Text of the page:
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To The Casino
Public Pension Funds Are in Trouble

Add lefty NPR to the list of voices raising the alarm on the soundness of some public pensions. It’s all part of a familiar story: the benefits promised to retirees assume a level of annual growth which is hard to hit with a prudent investment strategy during a time when interest rates are low. Thus, pension managers are pushed to consider higher return vehicles, such as hedge funds:

Most public pension funds are not investing heavily in hedge funds, according to data from Wilshire. But some of the funds definitely are.

The Teacher Retirement System of Texas is investing 10 percent of its money in hedge funds. The state of New Jersey’s pension system is investing around 12 percent. For the Ohio school’s pension fund, it’s 15 percent.

Farouki Majeed is the chief investment officer of the School Employees Retirement System of Ohio. By last year, the fund had nearly $2 billion invested in hedge funds. That means the pension fund was paying about $35 million a year in fees to those hedge funds. That’s money that could have been used to pay retired school employees’ pensions. […]

So why is he investing so much money in hedge funds? To be fair, Majeed took the top job after these decisions were made. He’s now reducing hedge fund investments — and pushing back on the high fees.

But he says it’s tough right now to make a good return. Supersafe securities such as long-term Treasury bonds offer very low returns. And so, he says, he has to “try to be more creative.”

If we were teachers in Ohio, this is not necessarily the kind of creativity we would welcome. At the same time, fund managers are not doing this for sport: Promises made to future retirees demand a certain level of return, and public sector unions across the country have been fighting tooth-and-nail to prevent the kinds of corrections that would put pension funds on a firmer footing.

And so this unpleasant game of musical chairs goes on.

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  • Boritz

    “Add lefty NPR to the list of voices raising the alarm on the soundness of some public pensions.”

    The time to raise such an alarm is when the fund is established and anytime concessions are made to union demands for more and more. The left is happy to blame GM managers who caved to union demands for unsustainable retirement benefits but has nothing to say to the unions who made the demands in the first place. Those who are so fixated on sustainability when it comes to power consumption, fuels, and cod fish might be expected to consider sustainability when teachers or whoever are demanding more and more from systems that can’t possibly give them everything they want. The bitter end is too late to find in one’s liberal soul an interest in pension sustainability.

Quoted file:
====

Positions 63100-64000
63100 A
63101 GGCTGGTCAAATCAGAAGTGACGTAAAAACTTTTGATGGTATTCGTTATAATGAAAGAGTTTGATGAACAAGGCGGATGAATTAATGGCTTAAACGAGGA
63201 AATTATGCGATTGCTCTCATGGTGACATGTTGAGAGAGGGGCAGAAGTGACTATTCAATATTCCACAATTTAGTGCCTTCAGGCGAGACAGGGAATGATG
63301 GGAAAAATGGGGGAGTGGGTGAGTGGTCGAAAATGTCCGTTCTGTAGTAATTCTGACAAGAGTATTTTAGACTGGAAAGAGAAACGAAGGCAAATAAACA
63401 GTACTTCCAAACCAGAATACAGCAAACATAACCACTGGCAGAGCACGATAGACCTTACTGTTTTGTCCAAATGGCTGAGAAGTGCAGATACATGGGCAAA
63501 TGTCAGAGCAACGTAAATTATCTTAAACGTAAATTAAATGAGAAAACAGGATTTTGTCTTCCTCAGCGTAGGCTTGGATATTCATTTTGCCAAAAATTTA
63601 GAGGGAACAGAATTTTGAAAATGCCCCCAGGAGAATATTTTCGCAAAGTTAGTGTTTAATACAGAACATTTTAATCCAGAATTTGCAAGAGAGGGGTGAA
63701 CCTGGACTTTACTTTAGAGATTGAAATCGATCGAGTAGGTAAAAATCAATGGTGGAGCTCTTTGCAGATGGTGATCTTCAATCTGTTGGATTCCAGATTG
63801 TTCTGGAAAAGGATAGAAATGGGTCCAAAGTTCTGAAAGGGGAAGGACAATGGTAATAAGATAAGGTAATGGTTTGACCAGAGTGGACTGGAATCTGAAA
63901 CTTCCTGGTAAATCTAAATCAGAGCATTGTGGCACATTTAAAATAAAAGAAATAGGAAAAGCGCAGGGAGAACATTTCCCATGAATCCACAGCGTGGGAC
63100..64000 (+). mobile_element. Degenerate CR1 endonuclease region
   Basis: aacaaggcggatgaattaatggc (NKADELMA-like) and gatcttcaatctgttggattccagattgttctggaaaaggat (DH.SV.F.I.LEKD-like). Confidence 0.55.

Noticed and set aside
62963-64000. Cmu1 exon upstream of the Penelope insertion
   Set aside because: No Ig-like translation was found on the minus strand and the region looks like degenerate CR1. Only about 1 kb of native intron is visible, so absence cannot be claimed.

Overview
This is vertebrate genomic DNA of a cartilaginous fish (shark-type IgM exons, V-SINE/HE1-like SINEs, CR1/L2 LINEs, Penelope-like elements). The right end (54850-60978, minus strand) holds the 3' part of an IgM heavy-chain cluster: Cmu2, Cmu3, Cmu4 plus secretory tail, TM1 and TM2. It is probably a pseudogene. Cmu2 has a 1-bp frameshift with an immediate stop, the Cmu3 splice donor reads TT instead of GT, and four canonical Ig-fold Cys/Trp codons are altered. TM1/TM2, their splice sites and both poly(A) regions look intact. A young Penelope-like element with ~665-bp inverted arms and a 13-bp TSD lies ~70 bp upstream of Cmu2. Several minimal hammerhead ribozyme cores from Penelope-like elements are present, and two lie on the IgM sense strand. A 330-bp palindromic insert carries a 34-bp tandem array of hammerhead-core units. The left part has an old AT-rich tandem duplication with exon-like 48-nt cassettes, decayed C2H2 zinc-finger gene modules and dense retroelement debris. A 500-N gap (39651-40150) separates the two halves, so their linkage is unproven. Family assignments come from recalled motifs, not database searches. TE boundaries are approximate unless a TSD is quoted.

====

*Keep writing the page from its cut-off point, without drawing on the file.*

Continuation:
• Andrew Allison

    There are two issues here, the irresponsibility of the promises made to public employees and the flagrant disregard for their fiduciary obligations to said employees by the fund managers. Let’s not confuse them.

  • FriendlyGoat

    “If we were teachers in Ohio, this is not the kind of creativity we would welcome.”

    AND YET, conservatives in general recommend the 401(k)/IRA model for workers in general—-where individuals are to find themselves stuck with the exact same problem of far-too-low returns on prudent investments.

    Tax cuts blew up the financial world to the point of crisis—-and now central banks are screwing every little saver for years (or decades) to compensate for the mess that tax cuts caused.

    What to do? Blame the greedy workers and their unions? Well, that IS what conservatives are doing.

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